There's a good first-person narrative from the Boer side, Commando by Deneys Reitz. The book, a journal of the Boer War by a young man who served with the Boer forces, is described here. He says "at nightfall [of the first day] we were holding the blood-spattered ledge [at the summit] with a mere handful of rifles." And during the next day: "the battle remained stationary, the heavy close-range rifle-fire continued hours after hour, and the tale of losses mounted while we lay in the blazing heat." Here are extracts from the rest of the narrative:
I saw a strange incident during the morning. Near me was a German named von Brusewitz. He had been an officer in the German army, but the year before he had run a civilian through with his sword during some scuffle in a Berlin cafe. There was a great outcry over the incident, and to allay popular clamour the German Emperor broke him from his regiment. They say that in Germany the word 'Brusewitzerei' is still used to denote the arrogance of the officer caste. However that may be, von Brusewitz was now on top of Spion Kop, where he seemed bent on getting killed, for although we warned him not to expose himself too recklessly, he paid no heed, and repeatedly stood out from among the rocks to fire.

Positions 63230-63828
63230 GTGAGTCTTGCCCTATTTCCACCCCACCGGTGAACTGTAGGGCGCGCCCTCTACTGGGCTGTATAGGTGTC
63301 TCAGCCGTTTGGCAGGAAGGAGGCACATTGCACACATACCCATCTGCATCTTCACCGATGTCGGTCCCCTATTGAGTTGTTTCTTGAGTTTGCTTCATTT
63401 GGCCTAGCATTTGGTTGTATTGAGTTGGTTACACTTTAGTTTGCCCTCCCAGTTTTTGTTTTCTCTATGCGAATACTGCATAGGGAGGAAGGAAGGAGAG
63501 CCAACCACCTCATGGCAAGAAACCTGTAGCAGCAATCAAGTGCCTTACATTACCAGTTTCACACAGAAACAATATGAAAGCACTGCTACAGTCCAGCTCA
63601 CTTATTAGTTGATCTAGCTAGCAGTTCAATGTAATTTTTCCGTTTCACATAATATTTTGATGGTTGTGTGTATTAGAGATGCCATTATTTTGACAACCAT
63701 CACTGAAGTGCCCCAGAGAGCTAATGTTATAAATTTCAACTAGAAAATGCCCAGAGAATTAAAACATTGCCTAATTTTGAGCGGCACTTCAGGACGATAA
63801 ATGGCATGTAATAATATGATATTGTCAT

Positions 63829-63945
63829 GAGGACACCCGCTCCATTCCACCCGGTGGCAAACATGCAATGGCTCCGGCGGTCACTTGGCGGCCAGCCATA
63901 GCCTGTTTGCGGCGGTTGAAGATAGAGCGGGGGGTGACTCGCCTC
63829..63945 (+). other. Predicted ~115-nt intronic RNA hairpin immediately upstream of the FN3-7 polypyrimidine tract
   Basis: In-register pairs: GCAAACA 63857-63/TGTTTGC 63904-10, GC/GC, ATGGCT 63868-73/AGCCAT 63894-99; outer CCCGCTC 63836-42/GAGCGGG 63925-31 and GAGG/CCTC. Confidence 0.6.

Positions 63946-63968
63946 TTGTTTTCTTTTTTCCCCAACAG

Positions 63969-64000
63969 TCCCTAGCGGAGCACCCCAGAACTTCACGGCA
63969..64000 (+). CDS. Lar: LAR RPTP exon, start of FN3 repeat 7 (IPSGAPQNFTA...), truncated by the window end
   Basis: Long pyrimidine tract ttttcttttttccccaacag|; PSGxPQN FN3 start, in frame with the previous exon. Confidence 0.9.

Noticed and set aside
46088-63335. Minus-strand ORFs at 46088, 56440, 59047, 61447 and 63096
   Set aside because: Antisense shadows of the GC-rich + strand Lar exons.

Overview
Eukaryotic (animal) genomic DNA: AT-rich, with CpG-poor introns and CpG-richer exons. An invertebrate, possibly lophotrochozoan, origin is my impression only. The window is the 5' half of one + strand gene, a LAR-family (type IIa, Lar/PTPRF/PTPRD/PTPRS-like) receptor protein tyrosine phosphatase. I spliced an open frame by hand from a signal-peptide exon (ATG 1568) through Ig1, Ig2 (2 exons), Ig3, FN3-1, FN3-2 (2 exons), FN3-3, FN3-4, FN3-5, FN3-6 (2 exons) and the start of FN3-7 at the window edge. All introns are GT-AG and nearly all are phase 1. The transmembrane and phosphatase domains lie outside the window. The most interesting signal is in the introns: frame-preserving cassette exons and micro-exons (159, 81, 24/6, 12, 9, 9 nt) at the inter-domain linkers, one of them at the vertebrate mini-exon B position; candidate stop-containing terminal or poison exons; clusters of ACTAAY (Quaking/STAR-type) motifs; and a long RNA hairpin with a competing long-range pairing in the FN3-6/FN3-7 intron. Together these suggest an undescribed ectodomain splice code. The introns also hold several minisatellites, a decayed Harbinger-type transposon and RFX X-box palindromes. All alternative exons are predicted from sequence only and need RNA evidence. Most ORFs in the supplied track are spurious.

As the English soldiers were so close to us this was sheer folly, and after he had tempted providence several times the inevitable happened. I saw him rise once more, and, lighting a cigarette, puff away careless of the flying bullets until we heard a thud, and he fell dead within a few feet of me, shot through the head.
We were hungry, thirsty and tired; around us were the dead men covered with swarms of flies attracted by the smell of blood. We did not know the cruel losses that the English were suffering, and we believed that they were easily holding their own, so discouragement spread as the shadows lengthened.
Batches of men left the line, openly defying Red Daniel, who was impotent in the face of this wholesale defection, and when at last the sun set I do not think there were sixty men left on the ledge.